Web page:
In His Name
Open Your Bible
Luke 9:28-62, Exodus 34:29-35, 2 Corinthians 3:18
Have you ever watched kids wait for the bus? Our kids wait at the end of a long driveway, and somehow that distance makes them think they are surely out of my eyeshot. They imagine themselves in a Lord of the Flies world, where no adult can see them, and a child would willingly bludgeon his brother for fruit snacks. They act like the bus stop is a land of limbo where perfect impunity reigns supreme. But our driveway is just not that long.
Drinking my coffee, I watch from the window as my own children frantically blow through a punch list of morning offenses. They are in such a hurry to let it all hang out before they find themselves under the next authority: Miss Pitt, the bus driver. She will brook no nonsense in a moving vehicle. The world is a sinful place, though, and Miss Pitt isn’t always looking in her giant rearview mirror, telling them to sit back down.
My kids aren’t outliers. We all enjoy the luxury of being out from under authority, to cut loose and do what’s right in our own eyes. And we are the people the Christ came to save. Those of us who are giving noogies, slapping faces, and stealing cookies at the bus stop—those of us who are hiding our shame, returning to our sins, and feeling beaten down by what we’ve done. We are the people Christ came to save. We’re all in the same boat. We’re just better at hiding our misdeeds than children are.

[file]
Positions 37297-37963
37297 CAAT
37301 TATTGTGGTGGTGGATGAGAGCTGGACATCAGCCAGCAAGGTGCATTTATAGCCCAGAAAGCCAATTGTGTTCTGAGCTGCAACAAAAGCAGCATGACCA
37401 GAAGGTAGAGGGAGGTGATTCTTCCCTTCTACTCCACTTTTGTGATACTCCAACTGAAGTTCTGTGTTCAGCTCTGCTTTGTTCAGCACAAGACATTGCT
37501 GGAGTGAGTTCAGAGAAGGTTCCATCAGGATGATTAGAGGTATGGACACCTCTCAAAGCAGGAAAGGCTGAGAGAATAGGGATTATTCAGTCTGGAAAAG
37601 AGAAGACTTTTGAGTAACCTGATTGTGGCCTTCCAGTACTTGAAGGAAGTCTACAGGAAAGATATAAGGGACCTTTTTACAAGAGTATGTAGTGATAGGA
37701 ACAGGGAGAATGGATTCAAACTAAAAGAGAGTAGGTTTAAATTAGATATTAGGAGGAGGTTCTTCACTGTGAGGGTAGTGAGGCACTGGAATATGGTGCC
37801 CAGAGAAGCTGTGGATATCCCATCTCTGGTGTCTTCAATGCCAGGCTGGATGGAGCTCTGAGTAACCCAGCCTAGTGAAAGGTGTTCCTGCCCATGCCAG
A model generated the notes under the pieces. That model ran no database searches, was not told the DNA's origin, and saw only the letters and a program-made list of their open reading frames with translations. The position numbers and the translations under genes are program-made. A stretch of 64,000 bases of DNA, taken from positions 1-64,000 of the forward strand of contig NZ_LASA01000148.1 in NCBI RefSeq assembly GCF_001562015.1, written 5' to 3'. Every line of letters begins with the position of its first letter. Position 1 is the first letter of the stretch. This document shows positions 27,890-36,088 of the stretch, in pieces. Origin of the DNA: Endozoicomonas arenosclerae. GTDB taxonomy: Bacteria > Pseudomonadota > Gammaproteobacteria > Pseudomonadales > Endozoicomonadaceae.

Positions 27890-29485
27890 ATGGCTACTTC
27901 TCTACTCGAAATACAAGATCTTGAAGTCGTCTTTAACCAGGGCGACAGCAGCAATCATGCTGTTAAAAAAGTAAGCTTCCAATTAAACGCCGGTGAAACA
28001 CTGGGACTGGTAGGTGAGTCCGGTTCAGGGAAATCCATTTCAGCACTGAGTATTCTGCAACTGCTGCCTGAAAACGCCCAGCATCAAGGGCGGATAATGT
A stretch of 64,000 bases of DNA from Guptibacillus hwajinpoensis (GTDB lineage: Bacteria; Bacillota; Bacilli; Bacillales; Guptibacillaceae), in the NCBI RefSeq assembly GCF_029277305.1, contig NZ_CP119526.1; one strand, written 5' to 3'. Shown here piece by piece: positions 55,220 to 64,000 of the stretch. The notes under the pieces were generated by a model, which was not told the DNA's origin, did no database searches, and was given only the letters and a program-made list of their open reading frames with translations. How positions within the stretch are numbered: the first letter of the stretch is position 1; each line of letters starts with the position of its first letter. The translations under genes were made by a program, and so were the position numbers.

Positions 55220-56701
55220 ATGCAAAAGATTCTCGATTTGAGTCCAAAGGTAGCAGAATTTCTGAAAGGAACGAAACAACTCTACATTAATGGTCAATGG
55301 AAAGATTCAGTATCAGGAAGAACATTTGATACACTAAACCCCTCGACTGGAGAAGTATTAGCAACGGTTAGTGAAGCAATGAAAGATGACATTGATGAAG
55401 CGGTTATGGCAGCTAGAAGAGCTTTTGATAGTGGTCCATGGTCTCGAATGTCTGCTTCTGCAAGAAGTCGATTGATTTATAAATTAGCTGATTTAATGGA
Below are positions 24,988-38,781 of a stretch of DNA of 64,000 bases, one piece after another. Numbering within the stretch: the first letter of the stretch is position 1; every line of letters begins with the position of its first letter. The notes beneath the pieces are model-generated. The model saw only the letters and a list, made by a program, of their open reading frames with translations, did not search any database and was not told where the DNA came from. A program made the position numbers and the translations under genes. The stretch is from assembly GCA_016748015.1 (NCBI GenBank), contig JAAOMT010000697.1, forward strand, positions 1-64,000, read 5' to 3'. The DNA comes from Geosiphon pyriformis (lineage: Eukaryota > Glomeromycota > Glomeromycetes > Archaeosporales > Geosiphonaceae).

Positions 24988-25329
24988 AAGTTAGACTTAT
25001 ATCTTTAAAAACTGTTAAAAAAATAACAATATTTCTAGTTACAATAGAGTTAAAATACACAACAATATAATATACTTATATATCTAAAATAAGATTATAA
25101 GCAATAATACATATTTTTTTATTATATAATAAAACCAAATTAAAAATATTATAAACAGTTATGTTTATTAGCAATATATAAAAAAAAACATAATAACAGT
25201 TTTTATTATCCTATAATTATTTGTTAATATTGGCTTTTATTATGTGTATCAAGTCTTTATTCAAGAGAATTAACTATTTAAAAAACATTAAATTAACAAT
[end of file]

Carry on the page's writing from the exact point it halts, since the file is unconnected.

The day after Jesus’s transfiguration, He came down from the mountain, into the adorable, unwashed fray of regular humans, and He immediately encountered our brokenness. “You unbelieving and perverse generation, how long will I be with you and put up with you?” (Luke 9:41). He knows that we are trying to hide from authority, but this is exactly why He came. He came down from glory to heal a broken world.
Even in the midst of His longing for our redemption, Jesus was about the business of healing, saying to the man in the crowd, “Bring your son here” (v.41). While the crowd and the disciples worried about who was supposed to be able to cast out demons, Christ had fixed His eyes upon the redemption of all things. He knew about the glory of God and was not confused by squirrely, bus-stop shenanigans. He knows that we are broken and full of terrible nonsense, but Jesus understands who He is, who His Father is, and who we are. He is not surprised that we are getting it wrong; that’s literally why He came.
Jesus came to save the lost and the broken. He shows forth the glory and greatness of God. Be astonished today, not at the misdeeds of man—that’s not surprising at all—but at the greatness of God’s love and grace for us. His name is great, and He is greatly to be praised (v.43).